Visible light (physics only) Visible light (physics only)


Each colour within the visible light spectrum has its own narrow band of wavelength and frequency.

Reflection from a smooth surface in a single direction is called specular reflection. Reflection from a rough surface causes scattering: this is called diffuse reflection.

Colour filters work by absorbing certain wavelengths (and colour) and transmitting other wavelengths (and colour).

The colour of an opaque object is determined by which wavelengths of light are more strongly reflected. Wavelengths that are not reflected are absorbed. If all wavelengths are reflected equally the object appears white. If all wavelengths are absorbed the objects appears black.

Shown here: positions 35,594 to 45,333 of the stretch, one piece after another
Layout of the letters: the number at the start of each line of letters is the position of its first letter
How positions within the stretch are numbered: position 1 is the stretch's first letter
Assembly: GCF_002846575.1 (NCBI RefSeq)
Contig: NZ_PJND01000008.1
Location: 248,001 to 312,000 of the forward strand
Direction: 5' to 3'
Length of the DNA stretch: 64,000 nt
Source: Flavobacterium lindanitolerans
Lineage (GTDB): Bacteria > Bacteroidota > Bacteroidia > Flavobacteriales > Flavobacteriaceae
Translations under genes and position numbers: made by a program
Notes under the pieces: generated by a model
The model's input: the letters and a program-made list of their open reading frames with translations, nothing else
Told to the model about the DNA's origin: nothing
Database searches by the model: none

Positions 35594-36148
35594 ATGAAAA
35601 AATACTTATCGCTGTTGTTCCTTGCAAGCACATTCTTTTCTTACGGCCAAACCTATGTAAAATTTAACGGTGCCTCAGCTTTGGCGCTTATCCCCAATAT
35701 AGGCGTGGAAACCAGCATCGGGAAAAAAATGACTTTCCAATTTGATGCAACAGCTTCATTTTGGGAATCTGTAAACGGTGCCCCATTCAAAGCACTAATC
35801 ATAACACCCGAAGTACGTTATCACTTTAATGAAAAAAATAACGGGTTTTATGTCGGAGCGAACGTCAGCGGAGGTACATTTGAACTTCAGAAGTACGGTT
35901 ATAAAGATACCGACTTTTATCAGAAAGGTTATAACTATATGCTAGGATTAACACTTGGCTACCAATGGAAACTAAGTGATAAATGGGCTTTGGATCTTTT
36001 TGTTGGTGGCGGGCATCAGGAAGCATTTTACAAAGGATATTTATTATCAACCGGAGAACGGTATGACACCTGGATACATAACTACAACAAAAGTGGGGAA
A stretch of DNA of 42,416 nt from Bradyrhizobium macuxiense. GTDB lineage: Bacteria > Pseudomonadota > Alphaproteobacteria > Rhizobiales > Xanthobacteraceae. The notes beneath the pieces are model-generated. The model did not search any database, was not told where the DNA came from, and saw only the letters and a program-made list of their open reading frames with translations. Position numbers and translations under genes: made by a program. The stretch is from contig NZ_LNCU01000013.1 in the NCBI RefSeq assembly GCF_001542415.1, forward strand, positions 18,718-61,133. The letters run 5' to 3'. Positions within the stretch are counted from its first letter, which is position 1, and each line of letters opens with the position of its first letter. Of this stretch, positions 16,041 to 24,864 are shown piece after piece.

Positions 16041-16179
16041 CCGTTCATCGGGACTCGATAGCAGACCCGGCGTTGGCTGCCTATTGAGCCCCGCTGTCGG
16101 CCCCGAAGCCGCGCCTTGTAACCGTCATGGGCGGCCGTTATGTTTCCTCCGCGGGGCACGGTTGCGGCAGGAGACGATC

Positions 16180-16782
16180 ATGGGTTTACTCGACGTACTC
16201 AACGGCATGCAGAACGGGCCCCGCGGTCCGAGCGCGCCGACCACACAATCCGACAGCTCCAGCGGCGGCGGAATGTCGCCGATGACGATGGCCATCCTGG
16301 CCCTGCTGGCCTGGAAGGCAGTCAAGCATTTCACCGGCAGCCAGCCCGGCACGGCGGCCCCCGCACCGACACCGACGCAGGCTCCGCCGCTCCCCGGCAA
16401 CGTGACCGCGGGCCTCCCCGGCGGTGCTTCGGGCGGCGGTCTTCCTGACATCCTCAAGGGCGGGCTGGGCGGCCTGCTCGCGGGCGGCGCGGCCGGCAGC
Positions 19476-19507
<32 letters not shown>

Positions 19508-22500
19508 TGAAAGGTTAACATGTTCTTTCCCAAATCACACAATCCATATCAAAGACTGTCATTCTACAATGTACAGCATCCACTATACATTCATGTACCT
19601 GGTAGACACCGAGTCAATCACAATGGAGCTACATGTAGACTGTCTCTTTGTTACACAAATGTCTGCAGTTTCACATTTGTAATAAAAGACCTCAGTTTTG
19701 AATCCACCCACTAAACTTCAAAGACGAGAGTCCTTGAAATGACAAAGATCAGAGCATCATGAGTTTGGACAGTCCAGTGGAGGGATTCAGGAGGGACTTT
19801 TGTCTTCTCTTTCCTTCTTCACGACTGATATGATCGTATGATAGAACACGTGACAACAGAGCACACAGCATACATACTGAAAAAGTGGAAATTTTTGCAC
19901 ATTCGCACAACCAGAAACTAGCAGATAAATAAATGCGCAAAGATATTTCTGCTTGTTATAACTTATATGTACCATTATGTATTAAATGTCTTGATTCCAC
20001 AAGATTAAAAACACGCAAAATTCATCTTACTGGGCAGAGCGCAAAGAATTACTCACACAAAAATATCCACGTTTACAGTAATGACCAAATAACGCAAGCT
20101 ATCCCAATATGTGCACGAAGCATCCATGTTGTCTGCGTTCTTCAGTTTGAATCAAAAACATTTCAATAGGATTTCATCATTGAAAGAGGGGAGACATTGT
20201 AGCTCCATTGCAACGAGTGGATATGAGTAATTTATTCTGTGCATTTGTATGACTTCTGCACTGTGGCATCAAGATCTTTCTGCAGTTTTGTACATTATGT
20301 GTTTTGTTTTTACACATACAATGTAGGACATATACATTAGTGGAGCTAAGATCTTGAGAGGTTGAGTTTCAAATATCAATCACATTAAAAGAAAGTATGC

Objects that transmit light are either transparent or translucent.

Students should be able to explain:

  • how the colour of an object is related to the differential absorption, transmission and reflection of different wavelengths of light by the object
  • the effect of viewing objects through filters or the effect on light of passing through filters
  • why an opaque object has a particular colour.







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